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Amparo Bertram

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06:21 am: Here a bug, there a bug...
This past week has been devoted to identifying insects. The majority of the samples are actually the insect larvae, because those are what we are most likely to encounter when we examine the stuff that comes across the border.

Ever spend eight hours counting hairs on caterpillars under a microscope?

The way the system works, if we intercept any bugs or pests at our ports, we have to send the bug to an official identifier to determine whether the item needs to be treated in some fashion, or whether the pest is okay to let into the country (because we already have it here). This isn't so much a problem when searching passenger luggage, because we just confiscate the item and the passenger never gets it back anyway. But in cargo, when someone brings in a shipment of produce worth thousands (or even millions) of dollars, they really want to know in a hurry whether they can bring it in to sell or whether something has to be done with it. That's why they train the port agriculture specialists to recognize commonly intercepted pests. If the person at the port recognizes a specific pest correctly a certain number of times, that person gets "release authority" for that pest, which means the person can make the decision on the spot about what to do rather than wait for the identifier.

From our training here, we will get release authority over certain things, depending on whether we answer the questions correctly on our tests.

This week we're going to switch to a new unit on beetle larvae. After that we will start practicing actual interception; that is, we have to cut open fruit and such to search for bugs.

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[User Picture]
From:mangaroo
Date:October 27th, 2008 05:36 pm (UTC)
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Perhaps you saw this in your early training at the airport -- is the equipment required to identify these insects located at the initial inspection site, or do you have to take the sample back to your offices in the airport to make the identification?

I'm also curious about release authority. It seems to me that an individual with release authority on a great number of pests is more valuable than someone with few (or none!). Is there a minimal number of pests you're required to identify to pass? Is the whole release authority issue a byproduct of the required 80% to pass?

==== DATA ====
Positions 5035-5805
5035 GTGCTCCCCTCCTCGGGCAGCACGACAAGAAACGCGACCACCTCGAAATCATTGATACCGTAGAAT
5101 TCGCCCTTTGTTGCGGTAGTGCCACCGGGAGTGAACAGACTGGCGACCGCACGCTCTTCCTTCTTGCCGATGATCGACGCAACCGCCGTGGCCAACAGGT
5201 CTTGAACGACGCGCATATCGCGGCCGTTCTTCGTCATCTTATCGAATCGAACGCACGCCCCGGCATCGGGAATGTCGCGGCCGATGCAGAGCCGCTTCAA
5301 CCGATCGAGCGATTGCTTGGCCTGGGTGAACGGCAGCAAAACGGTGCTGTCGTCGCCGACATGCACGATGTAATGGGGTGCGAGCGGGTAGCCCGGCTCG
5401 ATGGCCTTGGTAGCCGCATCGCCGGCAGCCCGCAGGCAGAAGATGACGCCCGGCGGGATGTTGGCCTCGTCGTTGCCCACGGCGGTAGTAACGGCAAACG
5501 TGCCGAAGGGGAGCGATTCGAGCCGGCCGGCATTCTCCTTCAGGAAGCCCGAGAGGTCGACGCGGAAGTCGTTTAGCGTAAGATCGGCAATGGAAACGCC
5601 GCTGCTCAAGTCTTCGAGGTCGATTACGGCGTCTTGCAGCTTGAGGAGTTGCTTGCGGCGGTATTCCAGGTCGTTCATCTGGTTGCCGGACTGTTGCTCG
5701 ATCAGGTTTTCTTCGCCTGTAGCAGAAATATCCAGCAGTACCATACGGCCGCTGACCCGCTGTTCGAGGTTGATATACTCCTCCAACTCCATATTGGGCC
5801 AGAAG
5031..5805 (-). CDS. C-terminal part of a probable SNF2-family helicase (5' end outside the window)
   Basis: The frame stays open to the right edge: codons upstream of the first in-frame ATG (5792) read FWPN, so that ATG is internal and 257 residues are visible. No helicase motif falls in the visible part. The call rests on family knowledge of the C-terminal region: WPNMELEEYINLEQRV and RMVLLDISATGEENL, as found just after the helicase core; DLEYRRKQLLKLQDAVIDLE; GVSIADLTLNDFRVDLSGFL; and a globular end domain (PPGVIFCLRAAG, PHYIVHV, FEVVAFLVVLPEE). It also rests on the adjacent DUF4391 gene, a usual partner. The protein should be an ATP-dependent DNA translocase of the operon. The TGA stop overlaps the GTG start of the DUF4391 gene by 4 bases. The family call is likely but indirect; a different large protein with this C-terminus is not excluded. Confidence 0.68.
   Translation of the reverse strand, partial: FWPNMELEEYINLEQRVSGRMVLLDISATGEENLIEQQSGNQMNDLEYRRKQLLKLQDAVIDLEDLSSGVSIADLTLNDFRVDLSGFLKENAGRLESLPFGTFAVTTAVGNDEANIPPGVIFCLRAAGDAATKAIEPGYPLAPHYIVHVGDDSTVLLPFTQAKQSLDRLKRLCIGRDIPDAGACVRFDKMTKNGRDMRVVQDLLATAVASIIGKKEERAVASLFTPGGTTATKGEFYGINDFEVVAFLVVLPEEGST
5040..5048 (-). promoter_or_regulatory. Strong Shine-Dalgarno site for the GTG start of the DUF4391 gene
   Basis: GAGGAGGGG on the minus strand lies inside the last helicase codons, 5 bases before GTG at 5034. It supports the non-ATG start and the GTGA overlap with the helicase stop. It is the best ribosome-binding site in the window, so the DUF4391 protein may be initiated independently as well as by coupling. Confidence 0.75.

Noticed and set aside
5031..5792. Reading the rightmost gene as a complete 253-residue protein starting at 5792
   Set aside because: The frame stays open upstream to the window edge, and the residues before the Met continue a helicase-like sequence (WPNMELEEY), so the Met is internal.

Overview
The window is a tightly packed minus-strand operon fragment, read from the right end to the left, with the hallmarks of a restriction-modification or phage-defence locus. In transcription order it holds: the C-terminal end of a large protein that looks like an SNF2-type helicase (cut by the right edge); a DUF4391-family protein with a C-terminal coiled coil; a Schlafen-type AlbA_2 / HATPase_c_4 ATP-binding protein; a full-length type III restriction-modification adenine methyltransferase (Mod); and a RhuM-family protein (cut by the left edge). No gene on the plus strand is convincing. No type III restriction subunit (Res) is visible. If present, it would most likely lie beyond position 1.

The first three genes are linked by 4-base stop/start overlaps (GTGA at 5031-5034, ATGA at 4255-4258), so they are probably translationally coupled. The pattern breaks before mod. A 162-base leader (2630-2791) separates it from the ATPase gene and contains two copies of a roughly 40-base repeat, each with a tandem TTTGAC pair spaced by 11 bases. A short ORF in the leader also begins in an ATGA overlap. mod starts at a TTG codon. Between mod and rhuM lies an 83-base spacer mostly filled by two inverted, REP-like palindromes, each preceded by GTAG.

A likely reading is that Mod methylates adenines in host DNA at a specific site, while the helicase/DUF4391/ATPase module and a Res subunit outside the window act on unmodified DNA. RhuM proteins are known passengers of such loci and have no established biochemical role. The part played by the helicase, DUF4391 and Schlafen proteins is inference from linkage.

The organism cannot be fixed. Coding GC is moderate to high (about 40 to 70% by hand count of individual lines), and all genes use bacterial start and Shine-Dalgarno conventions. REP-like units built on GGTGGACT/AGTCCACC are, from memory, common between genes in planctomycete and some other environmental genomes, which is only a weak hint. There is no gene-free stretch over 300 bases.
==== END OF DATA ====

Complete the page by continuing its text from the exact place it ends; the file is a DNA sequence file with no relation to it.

(I lack an icon suitable for pest posts.)
[User Picture]
From:spacealien_vamp
Date:October 27th, 2008 08:24 pm (UTC)
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is the equipment required to identify these insects located at the initial inspection site, or do you have to take the sample back to your offices in the airport to make the identification?

The passenger inspection station doesn't have the equipment, other than maybe a white tray and some tweezers; they just confiscate everything dubious and send it to the workroom in the back. The cargo inspectors are provided a working space on the site. Often they have to crawl inside the cargo containers to check for snails and wood-boring beetles.

Is there a minimal number of pests you're required to identify to pass? Is the whole release authority issue a byproduct of the required 80% to pass?

Release authority is only incidental to passing. Since you could acquire it on the job by doing interceptions anyway, they don't make it a requirement.
[User Picture]
From:devimustang0929
Date:October 27th, 2008 10:35 pm (UTC)
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Wow. Now that's power. Commerce in the palm of your hand.
[User Picture]
From:spacealien_vamp
Date:October 29th, 2008 10:17 am (UTC)
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It certainly is a lot of power. I hadn't realized how much when I took the job. It's also why they're so focused on anti-corruption, since you can imagine how much impact a bad apple could have.
[User Picture]
From:sara_tanaquil
Date:October 29th, 2008 02:58 am (UTC)
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Wow. When they start doing the actual interception practice, how will they know some of the fruit they give you actually has bugs to find? Or is it part of the reality that a certain percentage statistically will?

This sounds like such a cool job. (Apart from the actual bug-handling.)
[User Picture]
From:spacealien_vamp
Date:October 29th, 2008 10:23 am (UTC)
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When they start doing the actual interception practice, how will they know some of the fruit they give you actually has bugs to find?

I guess I'll find out...

Or is it part of the reality that a certain percentage statistically will?

One of the teachers actually told us that an unfortunate byproduct of taking this class is that we will find far more bugs in our food now because we know what to look for. @_@

This sounds like such a cool job.

I'm really excited about it. I can hardly wait to get back and put all this stuff into practice.
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